Key next steps

The school needs to improve the responsiveness of its processes and practices in raising the achievement of some groups of children. In particular, for its Māori and Pacific children and for boys. The interventions teachers have in place to respond to children whose learning needs acceleration are effective for some groups of children but not for all children.

Key priorities for the board, school leaders and teachers to support equity and excellence for all learners are to:

  • raise overall levels of student achievement
  • identify and address in-school disparity
  • develop a consistent shared understanding of effective practices for improving progress and acceleration, and to be clear about how this information should be reported to the board.

Appraisal

Progress

There has been considerable emphasis on professional learning to strengthen appraisal. There is evidence of:

  • an improvement in reflection on teaching practice
  • an alignment between achievement targets, student needs and annual planning
  • a clear framework to support teacher reflection
  • connections with charter goals in the principal’s appraisal.

Key Next steps

School leaders now need to ensure the appraisal and attestation processes are sufficiently documented for accountability purposes.

3 Sustainable performance and self review

How well placed is the school to sustain and continue to improve and review its performance?

The school is sufficiently well placed to sustain and continue to improve and review its performance.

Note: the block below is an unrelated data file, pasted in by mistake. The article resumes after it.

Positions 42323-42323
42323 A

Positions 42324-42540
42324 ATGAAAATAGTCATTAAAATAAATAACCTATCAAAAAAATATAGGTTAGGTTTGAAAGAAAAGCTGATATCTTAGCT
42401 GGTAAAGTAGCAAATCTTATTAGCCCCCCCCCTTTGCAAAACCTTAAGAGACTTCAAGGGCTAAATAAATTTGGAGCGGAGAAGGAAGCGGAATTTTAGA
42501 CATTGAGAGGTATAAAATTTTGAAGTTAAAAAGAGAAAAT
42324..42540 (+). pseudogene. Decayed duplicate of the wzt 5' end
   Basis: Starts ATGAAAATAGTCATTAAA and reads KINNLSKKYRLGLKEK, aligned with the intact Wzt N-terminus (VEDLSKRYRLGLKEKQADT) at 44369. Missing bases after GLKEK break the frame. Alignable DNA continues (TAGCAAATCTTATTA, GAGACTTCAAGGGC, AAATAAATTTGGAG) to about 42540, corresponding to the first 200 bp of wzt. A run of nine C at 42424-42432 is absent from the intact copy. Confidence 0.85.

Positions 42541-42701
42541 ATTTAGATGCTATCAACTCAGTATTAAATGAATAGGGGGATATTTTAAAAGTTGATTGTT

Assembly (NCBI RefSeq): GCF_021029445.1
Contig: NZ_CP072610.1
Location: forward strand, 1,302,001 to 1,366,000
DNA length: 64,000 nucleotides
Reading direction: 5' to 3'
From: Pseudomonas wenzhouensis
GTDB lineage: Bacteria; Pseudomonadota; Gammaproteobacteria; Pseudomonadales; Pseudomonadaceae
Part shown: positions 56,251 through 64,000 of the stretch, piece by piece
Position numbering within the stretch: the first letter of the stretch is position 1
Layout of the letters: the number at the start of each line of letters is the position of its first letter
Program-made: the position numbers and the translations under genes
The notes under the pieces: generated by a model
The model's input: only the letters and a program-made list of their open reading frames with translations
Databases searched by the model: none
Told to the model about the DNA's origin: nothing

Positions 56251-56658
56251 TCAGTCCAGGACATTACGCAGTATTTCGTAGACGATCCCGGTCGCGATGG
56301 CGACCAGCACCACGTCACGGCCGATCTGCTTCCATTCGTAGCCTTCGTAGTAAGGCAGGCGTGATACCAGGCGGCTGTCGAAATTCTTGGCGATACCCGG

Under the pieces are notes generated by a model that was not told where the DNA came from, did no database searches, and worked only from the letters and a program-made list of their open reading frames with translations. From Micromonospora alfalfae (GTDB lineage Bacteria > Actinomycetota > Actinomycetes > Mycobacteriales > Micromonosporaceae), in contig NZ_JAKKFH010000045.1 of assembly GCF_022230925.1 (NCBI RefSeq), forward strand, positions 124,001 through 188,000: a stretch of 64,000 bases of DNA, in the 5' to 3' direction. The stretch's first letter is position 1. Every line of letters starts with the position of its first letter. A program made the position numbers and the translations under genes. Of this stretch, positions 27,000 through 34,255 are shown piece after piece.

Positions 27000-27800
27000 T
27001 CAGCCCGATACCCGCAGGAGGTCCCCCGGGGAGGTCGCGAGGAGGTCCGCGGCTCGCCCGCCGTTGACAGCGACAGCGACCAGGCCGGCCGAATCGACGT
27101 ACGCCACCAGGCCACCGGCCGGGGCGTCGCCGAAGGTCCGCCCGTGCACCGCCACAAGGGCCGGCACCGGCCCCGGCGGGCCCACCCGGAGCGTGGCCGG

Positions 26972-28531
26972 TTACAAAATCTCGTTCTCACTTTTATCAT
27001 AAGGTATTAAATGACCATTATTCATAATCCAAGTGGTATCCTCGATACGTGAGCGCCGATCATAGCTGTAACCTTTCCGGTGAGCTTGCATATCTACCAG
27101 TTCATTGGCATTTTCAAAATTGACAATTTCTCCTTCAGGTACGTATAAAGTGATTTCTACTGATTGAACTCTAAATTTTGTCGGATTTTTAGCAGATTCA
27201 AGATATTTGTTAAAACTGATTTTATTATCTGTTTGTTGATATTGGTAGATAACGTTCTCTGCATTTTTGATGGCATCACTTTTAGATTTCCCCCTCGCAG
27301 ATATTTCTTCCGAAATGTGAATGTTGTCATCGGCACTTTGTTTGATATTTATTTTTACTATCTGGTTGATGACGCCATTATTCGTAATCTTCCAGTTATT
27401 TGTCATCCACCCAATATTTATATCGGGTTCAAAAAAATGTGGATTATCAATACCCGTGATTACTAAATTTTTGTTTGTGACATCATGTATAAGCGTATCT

The school’s values are embedded in the curriculum and recognised across the school. A strong culture of collegiality and openness to learning is evident at governance, leadership and teaching team level. Teaching teams focus on the specific needs of identified groups of learners.

Internal Evaluation and Board Practices

The school has made progress in developing a sustainable cycle of planning, improvement and internal evaluation. There is evidence of:

  • clearer priorities for evaluation and planning to guide school development
  • external support to help guide a full evaluation of the school curriculum
  • improved teacher capability for evaluation and reflection, at individual and team levels, which is supported by a framework for teacher inquiry
  • governance support and documentation for effectively inducting new board members
  • a clear work plan for board work, which aligns with leadership work plans

NZSTA support for the board in developing governance practices.

Key next steps

The improvements to systems and practices are in the early stages of development. Important next steps for school leaders and the board are to improve and embed: